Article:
In the Qur’an, a mysterious figure, known as Khidr in Islamic tradition, kills a boy in an apparently random and gratuitous attack. He then explains: “And as for the boy, his parents were believers, and we feared that he would overburden them by transgression and disbelief. So we intended that their Lord should substitute for them one better than him in purity and nearer to mercy.” (18:80-81)
And according to Islamic law, “retaliation is obligatory against anyone who kills a human being purely intentionally and without right.” However, “not subject to retaliation” is “a father or mother (or their fathers or mothers) for killing their offspring, or offspring’s offspring.” (Reliance of the Traveller o1.1-2).
Muslims commit 91 percent of honor killings worldwide. The Palestinian Authority gives pardons or suspended sentences for honor murders. Iraqi women have asked for tougher sentences for Islamic honor murderers, who get off lightly now. Syria in 2009 scrapped a law limiting the length of sentences for honor killings, but “the new law says a man can still benefit from extenuating circumstances in crimes of passion or honour ‘provided he serves a prison term of no less than two years in the case of killing.’” And in 2003 the Jordanian Parliament voted down on Islamic grounds a provision designed to stiffen penalties for honor killings. Al-Jazeera reported that “Islamists and conservatives said the laws violated religious traditions and would destroy families and values.”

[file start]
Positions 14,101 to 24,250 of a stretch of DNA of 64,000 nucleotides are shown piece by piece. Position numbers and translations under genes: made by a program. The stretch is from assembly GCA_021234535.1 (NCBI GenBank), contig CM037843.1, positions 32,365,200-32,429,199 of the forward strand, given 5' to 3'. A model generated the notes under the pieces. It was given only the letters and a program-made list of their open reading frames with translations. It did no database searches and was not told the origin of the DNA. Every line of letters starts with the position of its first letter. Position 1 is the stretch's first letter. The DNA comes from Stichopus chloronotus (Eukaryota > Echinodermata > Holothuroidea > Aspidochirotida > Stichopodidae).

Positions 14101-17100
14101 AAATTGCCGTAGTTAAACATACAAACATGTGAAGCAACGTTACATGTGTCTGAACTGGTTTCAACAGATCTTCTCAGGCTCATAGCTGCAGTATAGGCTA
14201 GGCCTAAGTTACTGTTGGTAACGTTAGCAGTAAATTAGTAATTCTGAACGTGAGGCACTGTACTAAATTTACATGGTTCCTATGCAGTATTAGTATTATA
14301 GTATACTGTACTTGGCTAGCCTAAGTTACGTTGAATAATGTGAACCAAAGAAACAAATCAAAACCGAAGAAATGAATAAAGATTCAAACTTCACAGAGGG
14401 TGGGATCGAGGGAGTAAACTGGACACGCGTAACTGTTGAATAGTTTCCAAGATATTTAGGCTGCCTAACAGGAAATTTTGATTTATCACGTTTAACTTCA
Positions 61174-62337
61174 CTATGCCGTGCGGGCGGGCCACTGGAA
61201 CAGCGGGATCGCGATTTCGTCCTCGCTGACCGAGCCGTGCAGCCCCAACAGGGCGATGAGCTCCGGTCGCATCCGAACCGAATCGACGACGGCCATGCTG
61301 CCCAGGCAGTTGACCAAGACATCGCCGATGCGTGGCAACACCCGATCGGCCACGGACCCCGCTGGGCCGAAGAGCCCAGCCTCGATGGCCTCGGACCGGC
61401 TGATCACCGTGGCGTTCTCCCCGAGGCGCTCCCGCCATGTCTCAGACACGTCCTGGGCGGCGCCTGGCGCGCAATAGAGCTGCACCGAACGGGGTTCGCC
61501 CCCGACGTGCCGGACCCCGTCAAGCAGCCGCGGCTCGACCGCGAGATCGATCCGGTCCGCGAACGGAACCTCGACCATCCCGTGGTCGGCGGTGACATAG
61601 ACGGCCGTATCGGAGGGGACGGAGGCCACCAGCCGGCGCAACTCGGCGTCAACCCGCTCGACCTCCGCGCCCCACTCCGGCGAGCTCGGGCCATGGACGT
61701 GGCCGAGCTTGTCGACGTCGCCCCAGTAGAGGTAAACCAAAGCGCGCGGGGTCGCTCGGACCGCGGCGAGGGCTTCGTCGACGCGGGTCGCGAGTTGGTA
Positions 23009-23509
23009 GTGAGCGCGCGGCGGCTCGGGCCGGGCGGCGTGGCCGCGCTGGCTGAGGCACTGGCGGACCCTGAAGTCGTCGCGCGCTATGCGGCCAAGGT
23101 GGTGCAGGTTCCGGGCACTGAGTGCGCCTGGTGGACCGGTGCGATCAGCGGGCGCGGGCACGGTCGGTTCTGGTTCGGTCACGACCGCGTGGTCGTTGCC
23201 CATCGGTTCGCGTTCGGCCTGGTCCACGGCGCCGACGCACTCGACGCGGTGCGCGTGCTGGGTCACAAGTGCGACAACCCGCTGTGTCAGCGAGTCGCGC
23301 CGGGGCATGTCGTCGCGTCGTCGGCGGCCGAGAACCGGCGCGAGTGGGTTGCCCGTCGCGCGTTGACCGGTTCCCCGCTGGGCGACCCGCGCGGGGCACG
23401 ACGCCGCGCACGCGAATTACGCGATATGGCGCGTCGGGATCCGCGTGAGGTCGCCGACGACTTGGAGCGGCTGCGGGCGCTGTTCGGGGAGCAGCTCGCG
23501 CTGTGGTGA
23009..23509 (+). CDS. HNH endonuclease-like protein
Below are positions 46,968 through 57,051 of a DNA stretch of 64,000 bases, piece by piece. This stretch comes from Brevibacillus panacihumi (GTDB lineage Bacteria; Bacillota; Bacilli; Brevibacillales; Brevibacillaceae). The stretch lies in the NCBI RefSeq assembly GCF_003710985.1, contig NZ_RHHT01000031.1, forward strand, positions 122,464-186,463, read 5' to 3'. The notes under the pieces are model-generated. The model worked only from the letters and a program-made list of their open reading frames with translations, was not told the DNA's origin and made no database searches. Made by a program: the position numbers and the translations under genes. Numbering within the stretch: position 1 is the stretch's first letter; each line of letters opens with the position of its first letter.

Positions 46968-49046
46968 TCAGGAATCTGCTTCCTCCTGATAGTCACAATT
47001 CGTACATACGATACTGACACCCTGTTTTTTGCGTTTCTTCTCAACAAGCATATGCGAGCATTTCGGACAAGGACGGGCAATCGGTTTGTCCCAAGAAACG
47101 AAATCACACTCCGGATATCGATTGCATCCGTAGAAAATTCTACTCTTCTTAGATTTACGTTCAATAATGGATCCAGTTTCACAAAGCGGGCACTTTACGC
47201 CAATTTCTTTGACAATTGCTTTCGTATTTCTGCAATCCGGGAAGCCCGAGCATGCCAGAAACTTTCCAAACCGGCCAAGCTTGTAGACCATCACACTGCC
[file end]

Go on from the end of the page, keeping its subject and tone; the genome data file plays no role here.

“Saman’s father says he killed his daughter,” ANSA, September 23, 2022:
(ANSA) – ROME, SEP 23 – The father of Saman Abbas, an 18-year-old Italian-Pakistani woman believed to have been killed by her family for refusing an arranged marriage in Pakistan, has been caught on an intercept saying he killed his daughter.
Saman disappeared form her home at Novellara near Reggio Emilia on the night of April 30 2021 and has not been seen since.
She was being pressured to marry her cousin in Pakistan and wanted to leave home, Italian prosecutors say.
Her father Shabbar Abbas fled to Pakistan with his wife shortly after Saman’s disappearance and was heard saying in a phone conversation with a relative in Italy on June 8 2021: “I killed my daughter”….
On trial on February 10 next year are three relatives caught in France and Spain recently: uncle Danish Hasnain and two cousins Ikram Ijaz e Nomanhulaq Nomanhulaq, as well as her parents, Shabbar Abbas and Nazia Shaheen, still hiding somewhere in Pakistan.
The father, Shabbar, said in the phone tap: “For me the dignity of others is not more important than mine…I left a son in Italy (a younger son now in a shelter who has accused his uncle in the case). I killed my daughter and I left, I don’t care about anyone else at all”. (ANSA).